The Advance Care Planning and Healthy Living Through Faith (ACP-HLTF) Program aims to reduce racial disparities in advance care planning and to nurture the capacity of the African American Advance Care Planning/Palliative Care (AA ACP/PC) Network to lead efforts to overcome racial inequities across healthcare.
Our long term goal is to see the AA ACP/PC Network become a dense community of clinicians, clergy, and scholars whose joint work improves the health and health care experiences of African Americans across the life span, with particular attention to the end of life. We seek to be a center of scholarship and relationship-building for those interested in race, justice, and health care at the end of life and to spearhead efforts that encourage both academic and community innovations in this domain.
The Advance Care Planning and Healthy Living Through Faith Program will:
- Offer learning resources for African American clergy and congregations about the basics of advance care planning, palliative care, and hospice.
- Provide a deeply vibrant theological vision of what it means to live and die well, work alongside health care professionals, and within health care to bridge the gap between a spiritual and a medical understanding of healthy living and faithful dying.
- Maintain and strengthen the African American Advance Care Planning/Palliative Care Network, a group of advance care planning and palliative care experts advocating for greater access and participation of African Americans and other communities of color.
- Map the research landscape around advance care planning for African Americans and other communities of color, including connecting with lead researchers, articulating the most pressing research questions that are being (or need to be) pursued, and identifying key opportunities for research collaboration.
Faculty Director: Patrick T. Smith, PhD, MDiv, MA
Associate Research Professor of Theological Ethics and Bioethics; Duke Divinity School
Senior Fellow, Kenan Institute for Ethics at Duke University
- Maria Mugweru, JD, MDiv
Affiliated Duke Faculty:
- Farr Curlin, MD: Josiah C. Trent Professor of Medical Humanities and Co-Director of the Theology, Medicine, and Culture Initiative, Duke Divinity School
- David Emmanuel Goatley, PhD, MDiv: Research Professor of Theology and Black Church Studies, Director of the Office of Black Church Studies, Associate Dean for Vocational Formation and Christian Witness, Duke Divinity School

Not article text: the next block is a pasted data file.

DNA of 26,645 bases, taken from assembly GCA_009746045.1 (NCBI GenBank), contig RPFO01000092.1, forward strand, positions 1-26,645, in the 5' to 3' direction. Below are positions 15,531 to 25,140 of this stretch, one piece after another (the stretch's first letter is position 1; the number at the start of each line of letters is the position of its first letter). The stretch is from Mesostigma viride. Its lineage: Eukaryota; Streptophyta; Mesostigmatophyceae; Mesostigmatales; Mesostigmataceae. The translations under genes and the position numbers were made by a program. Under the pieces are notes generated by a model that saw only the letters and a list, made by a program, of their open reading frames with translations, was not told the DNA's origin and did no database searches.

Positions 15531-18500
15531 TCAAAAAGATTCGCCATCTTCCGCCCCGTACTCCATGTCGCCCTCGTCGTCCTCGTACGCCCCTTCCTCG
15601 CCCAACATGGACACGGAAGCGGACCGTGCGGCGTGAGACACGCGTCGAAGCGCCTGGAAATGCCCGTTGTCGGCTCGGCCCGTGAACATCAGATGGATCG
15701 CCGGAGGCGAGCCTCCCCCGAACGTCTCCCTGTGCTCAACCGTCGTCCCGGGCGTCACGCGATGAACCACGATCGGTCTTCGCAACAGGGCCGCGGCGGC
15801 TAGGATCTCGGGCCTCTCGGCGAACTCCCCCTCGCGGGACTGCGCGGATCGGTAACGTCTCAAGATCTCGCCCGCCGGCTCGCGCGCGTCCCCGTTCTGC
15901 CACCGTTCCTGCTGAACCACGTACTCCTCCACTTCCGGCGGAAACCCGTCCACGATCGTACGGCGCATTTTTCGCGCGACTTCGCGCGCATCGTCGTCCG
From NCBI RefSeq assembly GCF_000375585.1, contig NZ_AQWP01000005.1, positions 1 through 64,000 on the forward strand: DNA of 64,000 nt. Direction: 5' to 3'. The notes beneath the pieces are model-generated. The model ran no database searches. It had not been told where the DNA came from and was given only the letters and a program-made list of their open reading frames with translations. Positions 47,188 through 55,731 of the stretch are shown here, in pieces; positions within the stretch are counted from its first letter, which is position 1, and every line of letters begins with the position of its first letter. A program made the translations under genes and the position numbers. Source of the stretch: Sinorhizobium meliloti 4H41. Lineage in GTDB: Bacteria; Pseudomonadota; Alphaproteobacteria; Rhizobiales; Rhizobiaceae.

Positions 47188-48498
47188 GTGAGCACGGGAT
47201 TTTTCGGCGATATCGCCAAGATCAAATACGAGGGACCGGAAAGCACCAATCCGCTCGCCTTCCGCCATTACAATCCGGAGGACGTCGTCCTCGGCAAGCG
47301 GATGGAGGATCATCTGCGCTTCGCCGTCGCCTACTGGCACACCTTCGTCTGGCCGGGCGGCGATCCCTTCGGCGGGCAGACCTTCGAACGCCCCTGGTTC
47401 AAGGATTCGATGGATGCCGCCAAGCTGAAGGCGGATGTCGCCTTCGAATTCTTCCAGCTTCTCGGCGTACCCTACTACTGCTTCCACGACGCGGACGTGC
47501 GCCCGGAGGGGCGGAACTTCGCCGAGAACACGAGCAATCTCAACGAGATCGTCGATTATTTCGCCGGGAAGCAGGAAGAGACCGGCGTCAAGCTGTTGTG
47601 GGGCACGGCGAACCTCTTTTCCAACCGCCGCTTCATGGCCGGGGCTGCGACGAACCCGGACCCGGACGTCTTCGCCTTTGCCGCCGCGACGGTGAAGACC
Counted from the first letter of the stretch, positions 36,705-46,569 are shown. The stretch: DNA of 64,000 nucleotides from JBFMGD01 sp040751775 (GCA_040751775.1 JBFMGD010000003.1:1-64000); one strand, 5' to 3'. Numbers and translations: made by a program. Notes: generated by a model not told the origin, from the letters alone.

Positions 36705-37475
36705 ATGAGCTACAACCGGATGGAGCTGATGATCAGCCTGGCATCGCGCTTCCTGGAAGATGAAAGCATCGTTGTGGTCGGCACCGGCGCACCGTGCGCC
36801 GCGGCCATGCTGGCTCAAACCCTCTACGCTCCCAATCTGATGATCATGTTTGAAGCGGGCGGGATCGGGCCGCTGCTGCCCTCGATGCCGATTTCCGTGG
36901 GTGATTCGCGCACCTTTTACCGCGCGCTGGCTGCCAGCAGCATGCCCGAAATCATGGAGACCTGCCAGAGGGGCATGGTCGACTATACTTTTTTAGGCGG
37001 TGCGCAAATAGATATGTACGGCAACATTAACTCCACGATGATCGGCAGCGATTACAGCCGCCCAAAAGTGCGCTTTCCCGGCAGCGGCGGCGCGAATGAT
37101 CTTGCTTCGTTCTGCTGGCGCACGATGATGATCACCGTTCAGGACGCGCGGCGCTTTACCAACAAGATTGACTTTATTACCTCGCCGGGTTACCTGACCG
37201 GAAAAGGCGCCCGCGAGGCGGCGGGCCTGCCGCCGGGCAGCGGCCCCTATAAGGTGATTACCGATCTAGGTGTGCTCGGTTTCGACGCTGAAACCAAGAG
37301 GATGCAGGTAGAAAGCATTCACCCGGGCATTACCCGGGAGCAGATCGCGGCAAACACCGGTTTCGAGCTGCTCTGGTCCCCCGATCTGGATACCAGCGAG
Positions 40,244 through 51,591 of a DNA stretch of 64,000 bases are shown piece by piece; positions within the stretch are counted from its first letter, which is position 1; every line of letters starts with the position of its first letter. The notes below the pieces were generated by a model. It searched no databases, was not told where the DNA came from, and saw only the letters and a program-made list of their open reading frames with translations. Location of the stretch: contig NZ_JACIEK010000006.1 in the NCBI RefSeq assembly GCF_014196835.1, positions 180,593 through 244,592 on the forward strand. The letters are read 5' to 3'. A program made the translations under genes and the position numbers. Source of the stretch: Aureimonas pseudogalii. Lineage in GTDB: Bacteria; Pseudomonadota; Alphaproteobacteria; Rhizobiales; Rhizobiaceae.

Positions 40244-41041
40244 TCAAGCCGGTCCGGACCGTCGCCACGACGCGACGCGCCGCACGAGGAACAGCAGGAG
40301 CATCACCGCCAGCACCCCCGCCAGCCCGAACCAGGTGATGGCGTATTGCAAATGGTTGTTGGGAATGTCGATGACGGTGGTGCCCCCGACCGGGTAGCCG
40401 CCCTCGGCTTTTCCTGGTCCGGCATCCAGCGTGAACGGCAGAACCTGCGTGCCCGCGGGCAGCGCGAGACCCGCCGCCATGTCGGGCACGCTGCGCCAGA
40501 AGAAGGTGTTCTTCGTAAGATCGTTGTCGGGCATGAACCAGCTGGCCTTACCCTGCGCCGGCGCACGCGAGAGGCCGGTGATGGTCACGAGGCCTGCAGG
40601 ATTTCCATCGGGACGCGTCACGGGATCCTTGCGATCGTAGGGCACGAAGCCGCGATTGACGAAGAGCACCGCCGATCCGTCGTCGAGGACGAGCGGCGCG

- Kimberly Johnson, MD: Professor of Medicine, Senior Fellow in the Center for the Study of Aging and Human Development, Principal Investigator of Reducing Disparities in the Quality of Palliative Care for Older African Americans Through Improved Advance Care Planning, Director of the Duke Center for Research to Advance Healthcare Equity (REACH EQUITY), Duke University School of Medicine
- Brett McCarty, ThD: Assistant Research Professor of Theological Ethics, Associate Director of the Theology, Medicine and Culture Initiative, Duke Divinity School; Assistant Professor in Population Health Sciences, Duke School of Medicine
Since December 2015, the John and Wauna Harman Foundation has supported multiple projects led by Dr. Richard Payne and colleagues at the Center for Practical Bioethics (CPB). The initial project, Improving Advance Care Planning in African Americans – An Urgent Need, and subsequent ones had the aim of increasing African American participation in advance care planning activities throughout the life span. These projects have cultivated partnerships between health care professionals and clergy and lay people in predominantly African American religious congregations and nurtured the African American Advance Care Planning/Palliative Care (AA ACP/PC) Network.
In honor of Dr. Payne, who passed away in 2019, the Harman Foundation and the Center for Practical Bioethics are supporting the migration of this legacy of work to the leadership and guidance of Dr. Patrick T. Smith at Duke Divinity School beginning the summer of 2021. Dr. Smith looks forward to extending the legacy of this work in a way that honors Dr. Payne, a singular witness for healing and justice with respect to health of African Americans and other communities of color.
Remembering Dr. Richard Payne
Following his passing in 2019, the Center for Practical Bioethics put together this tribute video to commemorate and honor Dr. Payne’s life and work.